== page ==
Blog Post

Understanding The Health Risks of Radon

January 08, 2020

Blog Post

Understanding The Health Risks of Radon

January 08, 2020
Grant Pierson, DO
The U.S. Environmental Protection Agency (EPA) has designated January as National Radon Action Month and a time when health agencies across the country urge all Americans to have their homes tested for radon.

Do you know the number one cause of lung cancer besides smoking? Hint: it’s a radioactive gas we all breathe every day, usually in small levels. And you cannot see it, smell it or touch it. If you guessed radon, you’re correct!

The U.S. Environmental Protection Agency (EPA) has designated January as National Radon Action Month and a time when health agencies across the country urge all Americans to have their homes tested for radon. Many people are not aware that dangerous levels of radon gas can accumulate in their home. In fact, radon accounts for about 21,000 deaths from lung cancer each year, according to the EPA. While that figure is nowhere near the 480,000 deaths a year caused by smoking, it’s still significant. According to the American Cancer Society, radon is the number one cause of lung cancer among non-smokers.

Radon is a gas that occurs naturally outdoors in harmless amounts. It’s produced from the breakdown of uranium in soil and rocks, and sometimes it gets concentrated in homes built on soil with natural uranium deposits. It can be detected in homes, offices and schools entering buildings through cracks in floors and walls, construction joints or gaps around service pipes, electrical wires and sump pits. Old homes, new homes, homes with basements and homes without basements can all have radon problems, although radon levels are usually highest in basements or crawl spaces. The EPA reports elevated levels of radon gas have been measured in every state and estimates nearly one out of every 15 homes in America has elevated radon levels.

People who breathe in radioactive particles, swallow water with high radon levels or are exposed to radon for a long period of time are susceptible to lung damage and lung cancer.

This may damage the cells in the lining of the lungs and increase a person's risk of lung cancer. The risk is higher in those who have lived for many years in a radon-contaminated house.

Smokers who are exposed to elevated levels of radon gas have a 10 times higher risk of developing lung cancer, according to the Centers for Disease Prevention and Control. When radon exceeds acceptable levels, the result can be deadly, and it may take years before the health problems appear.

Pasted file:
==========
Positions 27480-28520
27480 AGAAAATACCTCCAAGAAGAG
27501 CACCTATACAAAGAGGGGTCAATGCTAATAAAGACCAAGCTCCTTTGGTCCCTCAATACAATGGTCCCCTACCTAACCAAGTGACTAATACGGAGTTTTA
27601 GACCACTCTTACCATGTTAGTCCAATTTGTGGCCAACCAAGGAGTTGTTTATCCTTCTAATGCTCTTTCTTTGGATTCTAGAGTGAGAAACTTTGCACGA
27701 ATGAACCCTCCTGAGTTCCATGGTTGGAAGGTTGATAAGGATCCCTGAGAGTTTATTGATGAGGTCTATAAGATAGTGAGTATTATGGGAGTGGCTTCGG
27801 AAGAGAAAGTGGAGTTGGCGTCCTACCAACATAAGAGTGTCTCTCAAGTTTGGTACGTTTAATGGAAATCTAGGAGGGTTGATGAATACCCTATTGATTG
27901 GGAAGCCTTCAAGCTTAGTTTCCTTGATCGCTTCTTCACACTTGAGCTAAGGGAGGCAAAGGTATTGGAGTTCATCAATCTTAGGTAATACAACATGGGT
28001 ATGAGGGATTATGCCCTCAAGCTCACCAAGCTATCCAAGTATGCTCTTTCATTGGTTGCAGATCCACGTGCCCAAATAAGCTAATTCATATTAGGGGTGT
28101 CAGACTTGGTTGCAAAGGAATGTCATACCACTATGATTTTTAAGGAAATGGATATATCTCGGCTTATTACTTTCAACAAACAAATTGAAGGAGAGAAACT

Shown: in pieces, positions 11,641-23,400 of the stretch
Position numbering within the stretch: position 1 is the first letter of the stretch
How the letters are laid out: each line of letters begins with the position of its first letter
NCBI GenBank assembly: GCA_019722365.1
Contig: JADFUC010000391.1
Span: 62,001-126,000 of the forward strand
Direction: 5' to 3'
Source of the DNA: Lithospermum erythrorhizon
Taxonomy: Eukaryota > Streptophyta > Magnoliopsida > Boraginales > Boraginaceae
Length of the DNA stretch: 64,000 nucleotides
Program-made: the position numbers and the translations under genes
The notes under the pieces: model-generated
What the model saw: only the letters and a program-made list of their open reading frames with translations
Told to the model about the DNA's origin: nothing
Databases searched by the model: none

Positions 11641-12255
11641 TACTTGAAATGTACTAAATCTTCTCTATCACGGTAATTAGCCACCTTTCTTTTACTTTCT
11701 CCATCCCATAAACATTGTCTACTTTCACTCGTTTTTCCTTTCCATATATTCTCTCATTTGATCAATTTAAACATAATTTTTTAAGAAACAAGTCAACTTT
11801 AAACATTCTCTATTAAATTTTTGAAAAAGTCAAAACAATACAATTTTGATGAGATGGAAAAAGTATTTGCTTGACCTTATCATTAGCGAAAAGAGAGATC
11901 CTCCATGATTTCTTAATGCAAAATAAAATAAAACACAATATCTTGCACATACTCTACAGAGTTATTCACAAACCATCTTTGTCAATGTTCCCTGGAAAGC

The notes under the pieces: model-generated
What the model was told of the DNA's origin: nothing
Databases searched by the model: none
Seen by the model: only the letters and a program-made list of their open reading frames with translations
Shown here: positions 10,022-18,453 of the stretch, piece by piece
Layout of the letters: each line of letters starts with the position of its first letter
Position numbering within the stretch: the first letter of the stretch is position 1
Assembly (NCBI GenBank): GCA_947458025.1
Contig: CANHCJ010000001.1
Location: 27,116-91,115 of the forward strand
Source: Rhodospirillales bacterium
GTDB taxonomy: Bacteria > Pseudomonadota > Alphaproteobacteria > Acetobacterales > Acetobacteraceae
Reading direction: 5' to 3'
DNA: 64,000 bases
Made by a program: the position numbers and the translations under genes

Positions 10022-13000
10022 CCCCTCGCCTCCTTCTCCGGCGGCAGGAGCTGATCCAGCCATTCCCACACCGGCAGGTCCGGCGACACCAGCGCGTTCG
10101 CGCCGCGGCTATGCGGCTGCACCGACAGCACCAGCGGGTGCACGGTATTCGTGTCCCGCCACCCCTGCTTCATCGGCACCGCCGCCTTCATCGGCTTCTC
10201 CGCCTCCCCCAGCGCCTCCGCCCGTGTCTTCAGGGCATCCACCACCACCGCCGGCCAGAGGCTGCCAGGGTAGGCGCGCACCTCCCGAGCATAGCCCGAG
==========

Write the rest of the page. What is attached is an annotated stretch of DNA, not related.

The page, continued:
There aren’t widely available medical tests to measure whether you have been exposed to radon, but if you think you might have been, talk with your doctor about whether you should get regular health checkups and tests to look for possible signs of lung cancer. Symptoms include shortness of breath (difficulty breathing), a new or worsening cough, pain or tightness in the chest, hoarseness or trouble swallowing. If you smoke and you know you’ve been exposed to high levels of radon, it’s important to quit smoking.

Because there are no symptoms of radon exposure, the only way to know whether you’re exposed is by using tools that measure radon levels. Radon can only be detected using test kits designed for testing radon. In Missouri, you can request a free radon test kit on the Missouri Health & Senior Services website, health.mo.gov. According to the website, Missouri DHSS has a grant from the EPA to promote awareness and increase radon testing in the state of Missouri. Enviro Sciences Inc. has been awarded the contract to provide Missouri residents with a radon test kit upon request. Each residence will be limited to one test kit for the current year. You may also consider hiring a professional tester. Short-term (2–90 day) and long-term (more than 90-day) test kits are available, with the long-term kit producing more accurate results. Do-it-yourself test kits also are available for purchase at many local hardware stores and online retailers such as Amazon.

About the Author

Grant Pierson, DO, specializes in pulmonary and sleep medicine. He earned his medical degree from the Kansas City University of Medicine & Biosciences in Kansas City, Missouri; performed his residency at St. John Medical Center in Westlake, Ohio, and completed his pulmonary critical care medicine fellowship at Parkview Medical Center in Pueblo, Colorado. He completed his sleep medicine fellowship at the University of Kansas Medical Center in Kansas City, Kansas. Dr. Pierson is currently seeing new patients at the Freeman Lung Institute. The Freeman Lung Institute specializes in high-quality care and offers information on the latest treatment and therapy options to help patients live a stronger life. Talk to your primary care physician about radon exposure or call our office at 417.347.8315 for an appointment or visit freemanhealth.com/lung.